The Major’s Email: British Harrier Support in Afghanistan, RevisitedJan 25, 2010 11:36 UTC by Defense Industry Daily staff
Close air support remains an especially live issue on the modern battlefield, and it is once again affecting procurement discussions in Britain. “Field Report: British British GR7 Harrier IIs in Afghanistan” addressed the positive benefits of Britain’s Harrier force in theater. A 2006 controversy over their performance in the wake of a soldier’s email deserves equal attention, and has broader implications. In September 2006, newspaper reports described a leaked email from a British Major serving in Afghanistan, who created a tempest when he said that:
“Twice I have had Harriers in support when c/s on the ground have been in heavy contact, on one occasion trying to break clean. A female harrier pilot ‘couldn’t identify the target’, fired 2 phosphorous rockets that just missed our own compound so that we thought they were incoming RPGs (rocket-propelled grenades), and then strafed our perimeter missing the enemy by 200 metres.”
Nor is that all. He reportedly added that “the US air force had been fantastic”, and “I would take an A-10 over Eurofighter any day.” The UK MoD responded at the time. Now, it seems that the controversy described back in 2006 is influencing procurement recommendations from the very top…
- Responses, and Updates [NEW]
- Appendix A: DID Thoughts/ Op-Ed (September 2006)
Responses, and Updates
Jan 22/10: With a major defense budget review imminent, The Times quotes General Richards, Chief of Britain’s General Staff. He reportedly believes that Embraer’s Super Tucano offers a cost-effective alternative to fast jets for counter-insurgency campaigns:
“Resembling something from the Second World War, a Super Tucano costs about [GBP] 5 million, a fraction of the [GBP] 60 million estimated cost of the F35 Joint Strike Fighter ordered for the Royal Navy’s new aircraft carriers or the [GBP] 67 million of a Typhoon… General Richards has argued that state-on-state confrontations will be largely replaced by counter-insurgency operations in the future”
As noted in this article’s 2006 op-ed, the question is not so much Plane X vs. Plane Y, as much as it is about the overall force mix of fighter jets, other aircraft, and UAVs. Estimates DID has seen for a fully-equipped Super Tucano, and publicized past orders, are closer to $15-20 million/ GBP 10-12.5 million per plane. Nevertheless, the fully multi-role EMB-314 Super Tucanos can do anything a fighter is asked to do in counter-insurgency situations, including mounting advanced targeting pods, and using laser guided weapons from safe altitudes. Their speed range, loiter time, ability to operate from poor quality airstrips, and lower per-hour operating costs all give them additional counter-insurgency advantages over fast jets, beyond their cheaper purchase & operating costs.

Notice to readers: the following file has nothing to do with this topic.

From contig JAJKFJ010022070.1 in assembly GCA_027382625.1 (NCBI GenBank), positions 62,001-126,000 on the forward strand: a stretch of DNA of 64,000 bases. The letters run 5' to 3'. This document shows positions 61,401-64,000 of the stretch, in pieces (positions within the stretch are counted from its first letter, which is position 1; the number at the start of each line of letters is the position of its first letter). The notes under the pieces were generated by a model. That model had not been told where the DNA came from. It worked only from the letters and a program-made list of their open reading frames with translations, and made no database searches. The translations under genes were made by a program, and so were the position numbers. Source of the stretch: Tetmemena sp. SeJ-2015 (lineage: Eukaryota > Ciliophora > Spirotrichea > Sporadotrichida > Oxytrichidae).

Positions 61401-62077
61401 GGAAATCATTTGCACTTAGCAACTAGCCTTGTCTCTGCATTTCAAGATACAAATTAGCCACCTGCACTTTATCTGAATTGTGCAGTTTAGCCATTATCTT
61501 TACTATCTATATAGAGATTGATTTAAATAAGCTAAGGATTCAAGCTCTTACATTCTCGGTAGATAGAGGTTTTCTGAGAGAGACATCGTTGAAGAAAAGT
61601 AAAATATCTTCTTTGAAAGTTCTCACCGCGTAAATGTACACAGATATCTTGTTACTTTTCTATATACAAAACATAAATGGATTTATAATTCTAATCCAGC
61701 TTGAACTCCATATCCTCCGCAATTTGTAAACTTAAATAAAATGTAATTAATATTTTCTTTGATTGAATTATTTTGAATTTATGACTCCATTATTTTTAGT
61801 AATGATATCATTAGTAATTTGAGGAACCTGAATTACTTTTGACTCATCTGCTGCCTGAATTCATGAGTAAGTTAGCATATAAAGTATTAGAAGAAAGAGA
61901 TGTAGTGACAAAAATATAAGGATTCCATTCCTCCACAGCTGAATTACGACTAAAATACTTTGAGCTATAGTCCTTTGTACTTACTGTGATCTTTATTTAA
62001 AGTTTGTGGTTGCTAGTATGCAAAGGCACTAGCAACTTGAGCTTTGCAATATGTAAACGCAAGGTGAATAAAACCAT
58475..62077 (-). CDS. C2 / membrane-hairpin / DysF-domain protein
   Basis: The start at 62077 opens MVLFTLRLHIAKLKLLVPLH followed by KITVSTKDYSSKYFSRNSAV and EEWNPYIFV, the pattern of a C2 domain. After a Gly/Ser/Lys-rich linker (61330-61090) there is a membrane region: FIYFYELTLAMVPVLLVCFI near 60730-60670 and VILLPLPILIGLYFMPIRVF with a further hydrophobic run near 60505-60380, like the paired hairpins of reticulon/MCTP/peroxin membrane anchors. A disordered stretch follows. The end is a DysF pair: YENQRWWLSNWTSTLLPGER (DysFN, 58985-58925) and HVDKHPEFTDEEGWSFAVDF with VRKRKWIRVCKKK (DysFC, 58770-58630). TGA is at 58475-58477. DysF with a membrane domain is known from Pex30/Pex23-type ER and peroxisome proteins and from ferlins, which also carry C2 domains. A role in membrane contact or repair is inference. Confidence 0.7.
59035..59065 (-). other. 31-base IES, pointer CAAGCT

Their capabilities are also comparable to the RAF’s slower, unmanned MQ-9 Reaper UAV, with the Super Tucanos sacrificing time on station in order to offer a much better field of view, a response time that’s about twice as fast, and a dual role at home as an intermediate pilot trainer. Britain already operates the Super Tucano’s EMB-312 Tucano predecessor as its intermediate training aircraft.
June 2007: Britain’s dual-mode Paveway IV program to produce a bomb that can use either GPS or laser guidance eventually fields the weapon, and it is fitted to Harriers operating in Afghanistan.
Feb 26/07: Britain orders Lockheed Martin’s AN/AAQ-33 Sniper Advanced Targeting Pods for its Harriers. The pods will improve the jets’ reconnaissance capabilities, and allow them to independently find targets, “paint” them for targeting, and drop laser-guided weapons.
Sept 22/06: The British Ministry of Defence responded to the articles:
“Like many others published in recent weeks, this is a moving and at times humbling account of fighting in a part of Helmand province, Afghanistan. It reflects both how intense the fighting can occasionally be, and the enormous courage, dedication and skill of the British troops operating there. As the Secretary of State said only this week, British soldiers in Helmand are, in some cases, working to the limits of endurance, but their morale is high and they are winning the fight.”
“The comments this Major makes about the RAF are, however, unfortunate. They do not reflect the view of the vast majority of soldiers about the Harrier Force in Afghanistan, which has consistently performed brilliantly in defending coalition forces, so much so that it is in regular demand not just from British commanders on the ground, but from our allies too. It must be remembered that this is the opinion of only one man.
The general view is very different…”